Trump eventually scrapped the event after a Taliban car bomb killed a US soldier and 11 others last week. But that decision came after heated debate within the administration over the venue for the summit — an outgrowth of larger, more substantial disagreements over the wisdom of negotiating with the Taliban at all. The talks have pitted Trump’s hawkish national security adviser John Bolton against the nation’s chief diplomat, Secretary of State Mike Pompeo, whose agency has led negotiations with the Taliban over the past 10 months.
Coloring the debate is Trump’s long-stated desire to withdraw American troops from Afghanistan after almost two decades of war. The President has insisted he fulfill his promise to bring more US soldiers home, but like his predecessors is finding few easy solutions to ending the war.
Trump disputed reporting that he overruled Pence and “various advisers” on the Camp David meeting.
“I always think it is good to meet and talk, but in this case I decided not to,” the President tweeted Monday.” It was the Friday before Labor Day when Trump convened a meeting in the Situation Room with his closest national security advisers to discuss the status of peace talks with the Taliban. He was supposed to leave the next day for a trip to Poland, but had scrapped it the night before to stay back and monitor an approaching hurricane.
Pence, who Trump was sending to Poland in his place, wasn’t physically present but had been in touch with the President on the subject. Bolton also wasn’t there — he had remained in Europe following a G7 summit in France and had teleconferenced in.
Bolton and his staff at the National Security Council have long been mistrustful of US Special Envoy for Afghanistan Zalmay Khalilzad, who they believe had too much authority in leading the negotiations and was giving the Taliban leaders too much leverage. The national security adviser, who
had been sidelined on the Afghanistan discussions, has voiced his criticism directly to the President.
Khalilzad was also seen by some members of Trump’s national security team as an extension of Secretary of State Mike Pompeo — and hostilities between Bolton and Pompeo have surfaced in recent weeks.
Even amid the skepticism, Pompeo and Khalilzad remained focused on securing a peace deal, which would reduce the number of US troops in Afghanistan from roughly 14,000 to 8,000, aligning with the President’s own stated goal of withdrawal. Trump was briefed on the emerging deal during a meeting with his national security team at his Bedminster, New Jersey, golf course last month.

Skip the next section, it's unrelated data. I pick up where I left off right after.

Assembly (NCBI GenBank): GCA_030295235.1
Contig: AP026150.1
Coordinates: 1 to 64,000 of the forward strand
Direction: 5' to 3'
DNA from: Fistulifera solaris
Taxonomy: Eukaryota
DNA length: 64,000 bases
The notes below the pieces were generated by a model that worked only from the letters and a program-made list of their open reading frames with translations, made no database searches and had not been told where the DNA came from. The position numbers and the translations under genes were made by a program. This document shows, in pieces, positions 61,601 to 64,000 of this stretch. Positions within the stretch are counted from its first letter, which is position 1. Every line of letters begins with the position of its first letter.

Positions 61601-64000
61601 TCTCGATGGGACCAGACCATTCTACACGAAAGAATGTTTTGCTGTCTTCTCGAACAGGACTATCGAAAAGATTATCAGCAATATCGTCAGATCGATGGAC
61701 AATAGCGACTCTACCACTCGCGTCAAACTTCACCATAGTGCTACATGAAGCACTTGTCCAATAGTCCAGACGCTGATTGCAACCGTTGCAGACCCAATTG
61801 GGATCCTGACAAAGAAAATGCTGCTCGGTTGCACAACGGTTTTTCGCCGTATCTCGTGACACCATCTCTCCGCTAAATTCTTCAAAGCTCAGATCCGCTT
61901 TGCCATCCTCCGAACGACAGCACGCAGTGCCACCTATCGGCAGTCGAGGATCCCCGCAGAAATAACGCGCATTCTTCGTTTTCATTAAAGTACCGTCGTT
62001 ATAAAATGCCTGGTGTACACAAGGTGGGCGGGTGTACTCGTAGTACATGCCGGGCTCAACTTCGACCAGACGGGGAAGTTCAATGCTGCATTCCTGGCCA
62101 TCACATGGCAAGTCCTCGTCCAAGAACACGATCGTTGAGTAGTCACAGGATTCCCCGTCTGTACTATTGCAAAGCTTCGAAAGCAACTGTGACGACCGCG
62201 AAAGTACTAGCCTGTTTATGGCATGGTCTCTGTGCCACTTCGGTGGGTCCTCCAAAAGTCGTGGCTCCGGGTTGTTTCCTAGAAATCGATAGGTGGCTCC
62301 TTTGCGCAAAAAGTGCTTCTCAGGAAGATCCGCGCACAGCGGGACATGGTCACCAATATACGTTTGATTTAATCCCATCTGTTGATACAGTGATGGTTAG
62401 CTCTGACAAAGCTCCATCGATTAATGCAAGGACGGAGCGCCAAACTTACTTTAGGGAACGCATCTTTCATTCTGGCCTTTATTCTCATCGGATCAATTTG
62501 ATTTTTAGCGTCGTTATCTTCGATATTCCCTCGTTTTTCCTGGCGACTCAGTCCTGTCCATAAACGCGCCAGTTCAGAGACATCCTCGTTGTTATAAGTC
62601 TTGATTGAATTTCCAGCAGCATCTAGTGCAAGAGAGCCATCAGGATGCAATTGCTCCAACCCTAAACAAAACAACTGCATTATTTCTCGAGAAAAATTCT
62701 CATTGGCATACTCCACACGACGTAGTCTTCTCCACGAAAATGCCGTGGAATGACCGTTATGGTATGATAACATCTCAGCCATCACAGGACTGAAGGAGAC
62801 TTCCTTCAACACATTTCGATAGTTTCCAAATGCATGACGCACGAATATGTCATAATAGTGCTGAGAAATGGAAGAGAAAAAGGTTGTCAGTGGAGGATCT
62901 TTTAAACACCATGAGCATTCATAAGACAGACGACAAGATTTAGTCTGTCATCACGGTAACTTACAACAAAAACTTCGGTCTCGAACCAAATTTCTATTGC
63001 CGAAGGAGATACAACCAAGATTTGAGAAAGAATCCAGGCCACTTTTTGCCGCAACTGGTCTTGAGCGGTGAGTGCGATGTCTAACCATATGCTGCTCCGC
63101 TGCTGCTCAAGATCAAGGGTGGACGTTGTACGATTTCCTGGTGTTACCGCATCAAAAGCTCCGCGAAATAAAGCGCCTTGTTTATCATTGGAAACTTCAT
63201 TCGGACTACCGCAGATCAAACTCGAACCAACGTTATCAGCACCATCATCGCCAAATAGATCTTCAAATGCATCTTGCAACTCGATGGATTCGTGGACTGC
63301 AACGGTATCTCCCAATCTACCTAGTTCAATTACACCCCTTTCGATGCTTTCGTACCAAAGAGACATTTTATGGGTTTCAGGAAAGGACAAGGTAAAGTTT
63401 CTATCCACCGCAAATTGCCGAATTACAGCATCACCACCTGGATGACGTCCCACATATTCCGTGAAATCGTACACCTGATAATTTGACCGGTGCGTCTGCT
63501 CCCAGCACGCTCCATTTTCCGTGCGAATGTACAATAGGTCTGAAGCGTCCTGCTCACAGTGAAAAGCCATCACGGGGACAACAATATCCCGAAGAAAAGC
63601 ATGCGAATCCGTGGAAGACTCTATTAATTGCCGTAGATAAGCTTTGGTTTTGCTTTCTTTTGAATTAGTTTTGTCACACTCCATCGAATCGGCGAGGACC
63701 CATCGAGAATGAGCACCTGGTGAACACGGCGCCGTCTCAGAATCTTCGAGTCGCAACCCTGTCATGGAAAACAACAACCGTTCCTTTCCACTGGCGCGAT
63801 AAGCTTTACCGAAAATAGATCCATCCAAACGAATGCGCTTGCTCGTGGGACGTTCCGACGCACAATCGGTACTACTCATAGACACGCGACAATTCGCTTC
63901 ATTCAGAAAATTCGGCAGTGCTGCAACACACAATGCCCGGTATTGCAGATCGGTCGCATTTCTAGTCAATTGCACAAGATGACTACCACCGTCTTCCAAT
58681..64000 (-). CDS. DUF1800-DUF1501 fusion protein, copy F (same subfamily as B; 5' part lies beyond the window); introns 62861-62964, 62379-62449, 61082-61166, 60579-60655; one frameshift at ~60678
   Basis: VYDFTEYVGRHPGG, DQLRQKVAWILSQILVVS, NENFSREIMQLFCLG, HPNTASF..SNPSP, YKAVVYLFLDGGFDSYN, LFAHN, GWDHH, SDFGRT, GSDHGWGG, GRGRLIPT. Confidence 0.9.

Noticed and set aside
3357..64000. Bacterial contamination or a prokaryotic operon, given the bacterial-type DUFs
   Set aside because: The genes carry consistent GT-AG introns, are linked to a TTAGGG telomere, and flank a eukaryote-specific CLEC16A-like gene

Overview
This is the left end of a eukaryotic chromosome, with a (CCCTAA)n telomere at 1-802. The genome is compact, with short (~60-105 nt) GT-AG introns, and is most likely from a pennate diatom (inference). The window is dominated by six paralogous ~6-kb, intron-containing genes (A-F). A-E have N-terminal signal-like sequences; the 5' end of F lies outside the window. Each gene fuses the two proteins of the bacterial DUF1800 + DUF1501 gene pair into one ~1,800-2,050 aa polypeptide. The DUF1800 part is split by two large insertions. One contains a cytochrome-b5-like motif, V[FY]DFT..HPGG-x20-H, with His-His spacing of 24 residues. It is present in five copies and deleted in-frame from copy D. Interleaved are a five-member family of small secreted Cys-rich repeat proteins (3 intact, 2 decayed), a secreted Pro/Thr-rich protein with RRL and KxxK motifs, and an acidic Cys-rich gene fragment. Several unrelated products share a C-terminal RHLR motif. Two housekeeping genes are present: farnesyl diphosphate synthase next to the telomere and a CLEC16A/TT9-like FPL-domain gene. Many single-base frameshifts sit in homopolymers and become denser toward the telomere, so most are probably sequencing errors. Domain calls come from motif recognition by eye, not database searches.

Along with other advisers who were fiercely critical of the terms of the emerging deal with the Taliban, including Sen. Lindsey Graham, R-South Carolina, Bolton believed Trump remained amenable to changing his mind if additional information is presented in a certain way, a source familiar with the situation said.
Striking a deal
The President, who’d grown irritated at the progress of peace talks, believed he was better positioned to strike a deal, according to a person familiar with his thinking. As he has in his diplomatic opening with North Korea, Trump preferred to do the face-to-face talks himself. The dramatic display of talks with sworn US enemies carried a similar made-for-television appeal. As Trump mulled over the talks, he came up with the idea of hosting the leaders at Camp David, which was seen by multiple advisers, including Pence and Bolton, as a bad idea. Those opposed to the Camp David talks raised concerns with holding the meeting on the week of the 18th anniversary of the 9/11 terror attacks, according to the officials.
They advised the President on such, but Trump had become personally attached to the outcome and the logistics of the talks after meeting with top advisers about the Afghan peace process in August. “The vice president reserves his counsel for the President, and anyone claiming to know his thoughts on the matter aside from the President is mistaken,” a spokesman for the vice president, Darin Miller, said.
Trump was taken with the idea of sealing a landmark peace agreement in one of the most presidential settings, the people familiar with the talks said, who said there was little hope of changing his mind. Only a small group of advisers were included in the planning for Camp David — and after talks broke down and the historic meeting was scrapped, even fewer were told Trump was going to announce as much on Twitter. Trump himself decided to cancel the talks on Thursday after the Taliban car bomb, but the plan wasn’t revealed publicly until he announced it on Twitter. Some officials expressed confusion about why the plans needed to be revealed at all.